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January 27, 1917


Author Affiliations

Surgeon-in-Chief, Orthopedic Department, carney Hospital BDD

JAMA. 1917;LXVIII(4):239-244. doi:10.1001/jama.1917.04270010239002

It is not object to discuss more than in a general way the various operative procedures in the paralyzed foot, but rather to emphasize the value of an operation which has stood the test of time; and unlike tendon transplantation, silk ligaments, etcetc.,n found practical, efficienefficient and permanent in instability so frequently seen in the paralyzed foot. It seems to the writer that except for one or two possible conditions in the paralyzed foot, transplantation should be discarded in favor of a procedure giving permanent results in the hands of the surgeon. As one compares the results in a series of cases some yeacases some years after operadit seems quite remarkable that transplantation of tendons andstand the use of silk ligaments still persist.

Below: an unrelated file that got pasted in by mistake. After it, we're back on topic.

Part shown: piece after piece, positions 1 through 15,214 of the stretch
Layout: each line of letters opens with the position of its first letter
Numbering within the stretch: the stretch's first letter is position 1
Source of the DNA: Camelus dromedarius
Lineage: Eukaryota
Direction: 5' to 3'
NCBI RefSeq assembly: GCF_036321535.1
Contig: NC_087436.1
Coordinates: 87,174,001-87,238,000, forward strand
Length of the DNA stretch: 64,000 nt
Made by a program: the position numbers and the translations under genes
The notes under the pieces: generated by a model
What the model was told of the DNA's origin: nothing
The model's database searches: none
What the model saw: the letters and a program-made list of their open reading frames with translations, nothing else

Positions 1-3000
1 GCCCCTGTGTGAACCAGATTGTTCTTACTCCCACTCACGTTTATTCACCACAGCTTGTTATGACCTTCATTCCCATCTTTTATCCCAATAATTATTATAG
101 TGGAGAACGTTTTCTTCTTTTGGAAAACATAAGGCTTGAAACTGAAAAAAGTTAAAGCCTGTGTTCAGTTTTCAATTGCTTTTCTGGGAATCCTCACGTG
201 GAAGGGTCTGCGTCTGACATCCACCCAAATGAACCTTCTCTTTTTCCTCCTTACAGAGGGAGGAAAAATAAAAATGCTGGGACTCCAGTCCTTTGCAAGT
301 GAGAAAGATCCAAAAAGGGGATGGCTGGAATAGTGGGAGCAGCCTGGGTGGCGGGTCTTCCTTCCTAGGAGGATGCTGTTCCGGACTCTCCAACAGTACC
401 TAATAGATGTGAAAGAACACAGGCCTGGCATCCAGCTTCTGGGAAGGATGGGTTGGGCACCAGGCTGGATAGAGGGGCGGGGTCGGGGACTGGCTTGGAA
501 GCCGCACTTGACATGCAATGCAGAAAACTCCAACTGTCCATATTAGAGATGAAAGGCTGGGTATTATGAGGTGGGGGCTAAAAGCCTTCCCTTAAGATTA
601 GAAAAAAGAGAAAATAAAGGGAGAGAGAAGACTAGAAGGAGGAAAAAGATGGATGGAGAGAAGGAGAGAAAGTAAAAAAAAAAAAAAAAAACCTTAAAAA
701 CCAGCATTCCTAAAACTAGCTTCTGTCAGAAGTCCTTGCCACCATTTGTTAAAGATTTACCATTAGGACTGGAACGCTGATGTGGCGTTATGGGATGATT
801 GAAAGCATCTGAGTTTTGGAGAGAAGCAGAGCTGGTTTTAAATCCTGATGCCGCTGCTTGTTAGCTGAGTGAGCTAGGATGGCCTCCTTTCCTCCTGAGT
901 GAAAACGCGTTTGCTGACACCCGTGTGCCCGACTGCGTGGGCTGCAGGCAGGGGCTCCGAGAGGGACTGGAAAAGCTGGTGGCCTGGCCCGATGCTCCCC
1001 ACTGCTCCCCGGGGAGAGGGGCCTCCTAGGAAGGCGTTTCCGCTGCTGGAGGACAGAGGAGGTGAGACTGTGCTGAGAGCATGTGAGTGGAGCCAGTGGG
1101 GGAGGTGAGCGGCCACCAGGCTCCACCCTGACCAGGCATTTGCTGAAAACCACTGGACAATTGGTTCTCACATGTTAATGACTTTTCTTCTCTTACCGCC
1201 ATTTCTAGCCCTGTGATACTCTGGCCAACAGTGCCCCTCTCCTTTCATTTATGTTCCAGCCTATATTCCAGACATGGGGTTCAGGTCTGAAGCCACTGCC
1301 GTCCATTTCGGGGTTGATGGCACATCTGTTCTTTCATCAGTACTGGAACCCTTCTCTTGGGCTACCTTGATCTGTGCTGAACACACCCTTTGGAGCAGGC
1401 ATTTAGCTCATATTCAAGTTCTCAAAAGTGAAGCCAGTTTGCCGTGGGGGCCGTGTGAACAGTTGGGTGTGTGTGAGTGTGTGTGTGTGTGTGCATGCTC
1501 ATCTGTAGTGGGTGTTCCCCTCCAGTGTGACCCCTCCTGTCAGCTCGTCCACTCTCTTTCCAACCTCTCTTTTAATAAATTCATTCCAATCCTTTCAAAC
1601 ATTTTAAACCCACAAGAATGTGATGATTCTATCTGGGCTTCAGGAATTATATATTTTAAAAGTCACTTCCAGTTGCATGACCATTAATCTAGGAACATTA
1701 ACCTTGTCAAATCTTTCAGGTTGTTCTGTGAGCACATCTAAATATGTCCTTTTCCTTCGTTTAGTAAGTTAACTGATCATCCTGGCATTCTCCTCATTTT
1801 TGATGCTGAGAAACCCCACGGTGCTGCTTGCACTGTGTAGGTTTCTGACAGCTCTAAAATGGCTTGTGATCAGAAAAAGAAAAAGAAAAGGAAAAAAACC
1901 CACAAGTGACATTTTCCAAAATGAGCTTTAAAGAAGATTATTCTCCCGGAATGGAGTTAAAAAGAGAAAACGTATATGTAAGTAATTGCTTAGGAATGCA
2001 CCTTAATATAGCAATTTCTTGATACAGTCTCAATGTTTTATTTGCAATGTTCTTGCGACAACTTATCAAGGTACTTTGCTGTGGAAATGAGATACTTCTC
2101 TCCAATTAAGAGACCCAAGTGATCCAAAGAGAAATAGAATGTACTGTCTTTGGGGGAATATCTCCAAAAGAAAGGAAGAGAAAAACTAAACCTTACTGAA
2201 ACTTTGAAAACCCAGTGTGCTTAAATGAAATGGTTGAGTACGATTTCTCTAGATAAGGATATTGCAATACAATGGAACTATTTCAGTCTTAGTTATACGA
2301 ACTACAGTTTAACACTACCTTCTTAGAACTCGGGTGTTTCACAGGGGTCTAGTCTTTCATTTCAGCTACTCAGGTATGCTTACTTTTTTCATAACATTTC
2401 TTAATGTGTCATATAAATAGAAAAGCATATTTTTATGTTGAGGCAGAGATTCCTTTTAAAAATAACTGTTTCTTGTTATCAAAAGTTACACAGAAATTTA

Infantile paralysis most frequently leaves its mark in the muscles of the foot where varying degrees of paralysis persist from a mild weakness of one group or a paralysis

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